Music Reviews


(Manimal Vinyl) Rating - 7/10

If demonic messages truly live inside the grooves of albums across the globe, housed by obscuring sound effects or recorded backwards as the paranoids suggest, it would make sense that these messages exist in an album like Origins.  The album is gorgeous, less likely to be a soundtrack for possession and carnage, though more likely to be universally accepted.  Thusly, the demons will have an easier time corrupting souls, massacring consciences and spreading ill will.  Makes you think differently about soft rock, huh?  Maybe the squares have Slayer beat on the evil tip. 

This thought occurred to me over my third or fourth spin of VOICEsVOICEs’ new album, when the song Flulyk Visions presented its indecipherable and collaged vocalizations in a series of forward/backward playing movements that seem floodgates for interpretation. 

Origins, the ethereal experiment by coconspirators, Jenean Farris and Nico Turner is a six-song ode to vocal intensity and electro-ambience heavy enough for shoegazers to drift along dreamlike and calm, susceptible to suggestion.  VOICEsVOICEs, as Origins illustrates, is probably the most appropriately named band I can think of, vocal dominance so dramatic it’s easy to forget other instruments are at play. 

As drummers, Farris and Turner obviously know to construct a pace.  Flulyk Visions and the album’s title track are both mid-tempo vehicles that allow their voices to wallow, float and seduce.  Even with instrumental Sounds Outloud, (the thirty-second Transition seems too inconsequential to really factor into the overall album), an experimental hodgepodge of found studio hums, zips and buzzes, they manage to generate a similar experience, making the entire album uniform.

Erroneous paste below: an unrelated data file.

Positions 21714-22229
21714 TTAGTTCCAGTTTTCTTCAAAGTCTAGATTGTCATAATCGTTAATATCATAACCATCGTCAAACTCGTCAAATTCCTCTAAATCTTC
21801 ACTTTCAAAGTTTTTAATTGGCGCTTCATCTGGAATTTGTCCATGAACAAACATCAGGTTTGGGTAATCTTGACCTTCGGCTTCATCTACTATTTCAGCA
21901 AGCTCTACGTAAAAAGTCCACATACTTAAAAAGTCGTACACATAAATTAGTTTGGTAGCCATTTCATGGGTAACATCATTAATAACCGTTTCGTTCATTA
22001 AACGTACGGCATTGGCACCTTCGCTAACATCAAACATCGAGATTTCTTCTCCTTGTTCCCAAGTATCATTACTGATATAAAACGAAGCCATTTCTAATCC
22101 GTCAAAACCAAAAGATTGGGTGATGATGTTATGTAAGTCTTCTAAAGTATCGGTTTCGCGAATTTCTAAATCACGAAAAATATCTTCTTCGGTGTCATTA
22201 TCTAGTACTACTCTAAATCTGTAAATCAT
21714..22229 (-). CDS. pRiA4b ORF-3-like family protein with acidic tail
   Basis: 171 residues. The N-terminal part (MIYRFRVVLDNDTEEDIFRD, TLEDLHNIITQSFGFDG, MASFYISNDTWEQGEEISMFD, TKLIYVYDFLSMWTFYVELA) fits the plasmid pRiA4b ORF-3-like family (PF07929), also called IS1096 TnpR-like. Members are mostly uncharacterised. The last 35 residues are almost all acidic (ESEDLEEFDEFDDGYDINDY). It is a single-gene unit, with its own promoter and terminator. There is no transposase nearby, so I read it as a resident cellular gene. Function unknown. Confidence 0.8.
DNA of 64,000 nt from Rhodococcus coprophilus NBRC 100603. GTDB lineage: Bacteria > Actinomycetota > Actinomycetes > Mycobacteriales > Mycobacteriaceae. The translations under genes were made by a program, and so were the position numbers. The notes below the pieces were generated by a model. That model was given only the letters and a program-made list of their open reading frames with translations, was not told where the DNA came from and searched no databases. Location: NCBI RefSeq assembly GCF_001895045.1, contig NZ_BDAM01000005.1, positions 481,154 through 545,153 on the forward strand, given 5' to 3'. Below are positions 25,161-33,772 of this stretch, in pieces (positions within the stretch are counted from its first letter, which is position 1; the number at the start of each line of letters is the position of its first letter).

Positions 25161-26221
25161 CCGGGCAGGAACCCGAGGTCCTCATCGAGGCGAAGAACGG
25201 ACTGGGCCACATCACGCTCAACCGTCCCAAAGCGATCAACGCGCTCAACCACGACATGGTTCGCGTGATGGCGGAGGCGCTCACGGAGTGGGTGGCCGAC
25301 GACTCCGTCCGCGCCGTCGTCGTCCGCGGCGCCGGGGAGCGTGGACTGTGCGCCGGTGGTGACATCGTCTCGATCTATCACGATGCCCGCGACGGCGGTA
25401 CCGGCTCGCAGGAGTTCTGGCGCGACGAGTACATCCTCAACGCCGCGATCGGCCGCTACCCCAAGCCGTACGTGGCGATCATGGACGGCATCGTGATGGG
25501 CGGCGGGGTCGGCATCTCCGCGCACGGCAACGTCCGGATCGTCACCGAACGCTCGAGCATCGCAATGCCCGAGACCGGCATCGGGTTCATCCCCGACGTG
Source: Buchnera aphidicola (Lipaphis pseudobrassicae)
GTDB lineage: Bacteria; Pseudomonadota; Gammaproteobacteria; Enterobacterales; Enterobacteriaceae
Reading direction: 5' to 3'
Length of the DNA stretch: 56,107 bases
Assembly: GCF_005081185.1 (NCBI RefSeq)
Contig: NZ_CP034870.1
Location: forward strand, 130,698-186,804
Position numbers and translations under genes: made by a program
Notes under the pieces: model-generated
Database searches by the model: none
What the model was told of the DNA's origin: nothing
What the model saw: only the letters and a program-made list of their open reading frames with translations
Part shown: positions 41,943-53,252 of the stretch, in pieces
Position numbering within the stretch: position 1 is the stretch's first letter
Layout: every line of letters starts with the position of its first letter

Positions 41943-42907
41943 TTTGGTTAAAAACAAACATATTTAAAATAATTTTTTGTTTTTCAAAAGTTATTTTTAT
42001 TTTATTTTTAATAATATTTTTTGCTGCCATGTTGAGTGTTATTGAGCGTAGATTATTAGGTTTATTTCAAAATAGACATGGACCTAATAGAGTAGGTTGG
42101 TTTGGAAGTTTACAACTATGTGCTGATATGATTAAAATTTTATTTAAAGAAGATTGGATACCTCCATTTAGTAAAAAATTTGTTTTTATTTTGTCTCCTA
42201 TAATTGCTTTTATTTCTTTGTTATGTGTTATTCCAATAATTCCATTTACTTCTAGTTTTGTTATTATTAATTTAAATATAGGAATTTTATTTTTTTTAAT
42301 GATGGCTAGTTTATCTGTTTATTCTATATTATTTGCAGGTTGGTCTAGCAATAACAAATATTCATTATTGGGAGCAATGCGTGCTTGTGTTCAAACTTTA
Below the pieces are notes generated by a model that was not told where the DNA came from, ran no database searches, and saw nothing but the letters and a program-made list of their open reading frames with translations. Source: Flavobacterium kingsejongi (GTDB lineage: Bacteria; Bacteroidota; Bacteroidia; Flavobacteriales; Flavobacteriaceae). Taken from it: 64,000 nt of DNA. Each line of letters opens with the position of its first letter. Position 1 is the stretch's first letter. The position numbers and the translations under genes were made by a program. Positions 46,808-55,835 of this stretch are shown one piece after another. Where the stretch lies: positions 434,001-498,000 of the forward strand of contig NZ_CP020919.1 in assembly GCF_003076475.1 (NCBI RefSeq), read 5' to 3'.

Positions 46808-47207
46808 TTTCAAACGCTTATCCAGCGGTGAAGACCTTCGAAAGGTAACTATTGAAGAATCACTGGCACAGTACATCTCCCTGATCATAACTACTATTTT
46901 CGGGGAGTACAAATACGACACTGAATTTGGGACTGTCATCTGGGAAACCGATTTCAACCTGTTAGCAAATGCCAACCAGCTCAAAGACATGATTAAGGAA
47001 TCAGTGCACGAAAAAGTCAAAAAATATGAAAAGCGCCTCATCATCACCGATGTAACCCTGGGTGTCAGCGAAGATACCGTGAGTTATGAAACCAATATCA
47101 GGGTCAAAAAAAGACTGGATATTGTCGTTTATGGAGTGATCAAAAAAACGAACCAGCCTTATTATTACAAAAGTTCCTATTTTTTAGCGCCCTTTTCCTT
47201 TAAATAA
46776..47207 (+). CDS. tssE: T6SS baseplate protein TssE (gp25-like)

Still, as VOICEsVOICEs openly seek to overdose the listener with a heap of gorgeous, the album’s most genuine song is the electro-folkish, Out From Under.  With no apparent rhythm in place, the song relies on soft instruments and symphonic orchestrations to break through the vocal wash and create a cohesive flow. 

Though Farris and Turner manage to fuse together a very layered and beautiful album, Origins benefits from being only six songs, (a radio edit of Flulyk Visions is included).  The album ably showcases VOICEsVOICEs’ voices, but there isn’t a lot of variation.  And, maybe that was the goal:  That they simply combine their voices and come up with something unique in the process, which they’ve achieved.  I’m interested, though, in how far they take their sound before it reveals any potential lack of versatility.